By David Whitehouse
The news is constantly full of stories about medical breakthroughs that are helping us live longer but for many this has not translated to better. Aging brings its own challenges, but frequently this is compounded by increasing demands of failing health and a greater need to manage new diagnoses, understand new medications, negotiate limitations in function and all of this compounded by challenges to memory, concentration, adaptability, energy and mood. Polypharmacy sometimes creates problems of its own, rather than control the growing number of declining systems. Making changes to regimens that are poorly understood, instead of providing the rescues or positive outcomes that are hoped, just frustrates and frightens people already overwhelmed.
Changes in formulary that create unexpected copays at the pharmacy cause people to “leave” medications behind when they don’t have the readily available funds. Weather can deter or defer much needed and scheduled visits to the doctor, whether it is snow or freezing cold in the winter or allergies and heat in the summer. While the place people least want to be is the doctor’s office or the hospital the complexity of trying to “age well in place” seems to result in a constant flow of visits. Getting admitted to a hospital is disorienting and frequently leads to an unintended loss of functionality, hastening rather than forestalling decline. Not only do we have the most expensive dying of any country in the world, we have the most expensive, complex, fragmented and ill-designed care system for the elderly. What do people want? They want to have services that help them maintain their independence and to be valued as individuals not stereotyped because they are old, and they want to be at home, able to maintain their social relationships as best they can.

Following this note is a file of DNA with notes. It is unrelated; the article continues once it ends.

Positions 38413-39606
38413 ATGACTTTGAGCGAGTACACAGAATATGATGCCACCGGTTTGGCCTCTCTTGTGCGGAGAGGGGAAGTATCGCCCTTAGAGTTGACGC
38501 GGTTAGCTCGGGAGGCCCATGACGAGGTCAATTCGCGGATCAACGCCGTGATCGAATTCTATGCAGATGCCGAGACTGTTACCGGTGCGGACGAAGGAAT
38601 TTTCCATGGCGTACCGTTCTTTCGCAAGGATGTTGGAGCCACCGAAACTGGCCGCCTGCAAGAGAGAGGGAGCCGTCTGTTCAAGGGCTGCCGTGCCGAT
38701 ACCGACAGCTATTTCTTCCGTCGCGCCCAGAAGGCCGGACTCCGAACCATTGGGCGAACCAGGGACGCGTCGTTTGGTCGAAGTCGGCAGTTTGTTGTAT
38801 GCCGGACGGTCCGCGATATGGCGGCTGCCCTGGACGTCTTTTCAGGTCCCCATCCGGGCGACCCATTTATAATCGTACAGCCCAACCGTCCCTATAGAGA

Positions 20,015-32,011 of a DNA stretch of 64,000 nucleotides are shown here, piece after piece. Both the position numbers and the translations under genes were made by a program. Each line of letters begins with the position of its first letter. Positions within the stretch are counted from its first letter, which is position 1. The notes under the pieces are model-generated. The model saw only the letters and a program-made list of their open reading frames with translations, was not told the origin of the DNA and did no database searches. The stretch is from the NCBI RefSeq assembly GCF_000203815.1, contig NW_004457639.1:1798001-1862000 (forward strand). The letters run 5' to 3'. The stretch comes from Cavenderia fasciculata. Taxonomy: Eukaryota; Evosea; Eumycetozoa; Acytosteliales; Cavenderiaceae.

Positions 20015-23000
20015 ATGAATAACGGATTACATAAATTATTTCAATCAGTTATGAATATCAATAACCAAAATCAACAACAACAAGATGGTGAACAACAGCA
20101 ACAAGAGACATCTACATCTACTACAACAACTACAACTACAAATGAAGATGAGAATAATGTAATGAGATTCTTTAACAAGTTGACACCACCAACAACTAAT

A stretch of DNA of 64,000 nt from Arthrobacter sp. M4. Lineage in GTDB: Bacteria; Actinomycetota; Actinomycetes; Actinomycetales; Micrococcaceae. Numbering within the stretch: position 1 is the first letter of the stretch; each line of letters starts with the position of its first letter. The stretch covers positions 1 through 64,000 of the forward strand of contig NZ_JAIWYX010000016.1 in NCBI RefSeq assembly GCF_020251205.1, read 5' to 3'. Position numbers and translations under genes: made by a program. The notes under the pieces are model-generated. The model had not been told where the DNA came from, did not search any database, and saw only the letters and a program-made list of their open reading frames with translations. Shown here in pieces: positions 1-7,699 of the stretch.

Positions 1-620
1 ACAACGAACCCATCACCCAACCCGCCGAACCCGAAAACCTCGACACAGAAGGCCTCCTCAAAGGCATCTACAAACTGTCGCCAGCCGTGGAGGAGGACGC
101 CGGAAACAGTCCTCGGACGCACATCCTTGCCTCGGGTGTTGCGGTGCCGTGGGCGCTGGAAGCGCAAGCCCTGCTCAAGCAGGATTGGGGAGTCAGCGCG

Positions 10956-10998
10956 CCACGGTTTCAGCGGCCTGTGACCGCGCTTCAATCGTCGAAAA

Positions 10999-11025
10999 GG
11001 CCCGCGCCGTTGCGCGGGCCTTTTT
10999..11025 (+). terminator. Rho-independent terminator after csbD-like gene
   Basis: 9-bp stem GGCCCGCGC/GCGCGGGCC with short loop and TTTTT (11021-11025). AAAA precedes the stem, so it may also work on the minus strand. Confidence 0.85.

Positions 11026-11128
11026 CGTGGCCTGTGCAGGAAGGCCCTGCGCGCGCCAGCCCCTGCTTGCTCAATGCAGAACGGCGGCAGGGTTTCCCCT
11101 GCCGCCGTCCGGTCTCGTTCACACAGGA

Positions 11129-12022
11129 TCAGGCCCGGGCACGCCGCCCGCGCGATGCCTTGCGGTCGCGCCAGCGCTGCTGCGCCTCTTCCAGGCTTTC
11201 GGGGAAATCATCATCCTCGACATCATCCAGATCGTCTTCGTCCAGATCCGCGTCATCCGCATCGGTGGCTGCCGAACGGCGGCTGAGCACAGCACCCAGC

If we dare boldly we could deliver on this now. We could take their dream and turn it into a reality today. Two things are required; one an understanding of (and a willingness to embrace) what technology can do to assist us to remotely monitor, truly understand (at the individual level) and mange patients in their homes and two an alignment of the system to reimburse for “value” (clinical outcomes, financial outcomes, quality of life) beyond activity. The types of monitoring that can be done at home through simple readily available devices, blood pressure monitors, thermometers, scales, spirometers can not only give us insights to the situation when a patient “has an episode” but can more dynamically allow us to truly appreciate their individualized base-line, their normal variation and learn the unique exacerbants that are most critical in their life. When rescues are needed instead of bringing them to an emergency room to treat, then monitor and then reevaluate before sending home, rescue protocols that are ordered by their physician can be put in place and tracked and modified without taking the patient out of the house, giving them a greater sense of control of their own situation. All of this is powered by two way communication of data and messages both live and in text that let the patient know they are cared about, they are not alone, that their attempts to help themselves are being tracked for their safety. In addition new sensors that track the person as they go about their daily routine can give subtle and early cues as to changes in habits that signify pain, distress, or alterations in memory or mood. These create the deep insights that are truly personal, powered by machine learning algorithms that can help deliver on the promise of respecting the unique individuality of every patient and not just treating them as “yet another” diabetic or CHF patient.
This isn’t the future. For these patients who prefer this and are clamoring for it, this is here now, available, deployable, and affordable. So the question really is what does it take to turn hopes into reality – awareness and action. So if you are aware now, isn’t it time to act.